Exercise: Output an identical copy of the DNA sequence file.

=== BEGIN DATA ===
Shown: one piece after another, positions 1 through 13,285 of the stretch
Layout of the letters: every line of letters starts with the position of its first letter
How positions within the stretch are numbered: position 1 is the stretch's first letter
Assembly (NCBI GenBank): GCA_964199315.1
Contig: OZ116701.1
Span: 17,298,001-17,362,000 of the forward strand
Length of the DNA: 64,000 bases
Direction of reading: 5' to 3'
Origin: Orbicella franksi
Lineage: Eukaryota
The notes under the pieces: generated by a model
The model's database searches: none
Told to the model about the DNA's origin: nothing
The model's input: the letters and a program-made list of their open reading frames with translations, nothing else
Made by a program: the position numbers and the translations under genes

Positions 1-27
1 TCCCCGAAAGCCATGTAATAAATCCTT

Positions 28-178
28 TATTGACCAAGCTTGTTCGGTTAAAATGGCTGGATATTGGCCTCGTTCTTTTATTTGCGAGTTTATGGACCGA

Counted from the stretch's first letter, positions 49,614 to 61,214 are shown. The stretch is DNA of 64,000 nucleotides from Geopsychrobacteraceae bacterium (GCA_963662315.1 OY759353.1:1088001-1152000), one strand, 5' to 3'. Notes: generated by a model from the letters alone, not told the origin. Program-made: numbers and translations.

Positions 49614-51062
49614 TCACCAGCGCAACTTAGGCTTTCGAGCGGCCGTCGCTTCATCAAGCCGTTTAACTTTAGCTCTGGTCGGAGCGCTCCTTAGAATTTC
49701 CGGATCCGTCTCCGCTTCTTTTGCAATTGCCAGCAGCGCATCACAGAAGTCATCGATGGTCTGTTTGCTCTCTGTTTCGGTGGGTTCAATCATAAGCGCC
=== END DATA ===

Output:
Shown: one piece after another, positions 1 through 13,285 of the stretch
Layout of the letters: every line of letters starts with the position of its first letter
How positions within the stretch are numbered: position 1 is the stretch's first letter
Assembly (NCBI GenBank): GCA_964199315.1
Contig: OZ116701.1
Span: 17,298,001-17,362,000 of the forward strand
Length of the DNA: 64,000 bases
Direction of reading: 5' to 3'
Origin: Orbicella franksi
Lineage: Eukaryota
The notes under the pieces: generated by a model
The model's database searches: none
Told to the model about the DNA's origin: nothing
The model's input: the letters and a program-made list of their open reading frames with translations, nothing else
Made by a program: the position numbers and the translations under genes

Positions 1-27
1 TCCCCGAAAGCCATGTAATAAATCCTT

Positions 28-178
28 TATTGACCAAGCTTGTTCGGTTAAAATGGCTGGATATTGGCCTCGTTCTTTTATTTGCGAGTTTATGGACCGA

Counted from the stretch's first letter, positions 49,614 to 61,214 are shown. The stretch is DNA of 64,000 nucleotides from Geopsychrobacteraceae bacterium (GCA_963662315.1 OY759353.1:1088001-1152000), one strand, 5' to 3'. Notes: generated by a model from the letters alone, not told the origin. Program-made: numbers and translations.

Positions 49614-51062
49614 TCACCAGCGCAACTTAGGCTTTCGAGCGGCCGTCGCTTCATCAAGCCGTTTAACTTTAGCTCTGGTCGGAGCGCTCCTTAGAATTTC
49701 CGGATCCGTCTCCGCTTCTTTTGCAATTGCCAGCAGCGCATCACAGAAGTCATCGATGGTCTGTTTGCTCTCTGTTTCGGTGGGTTCAATCATAAGCGCC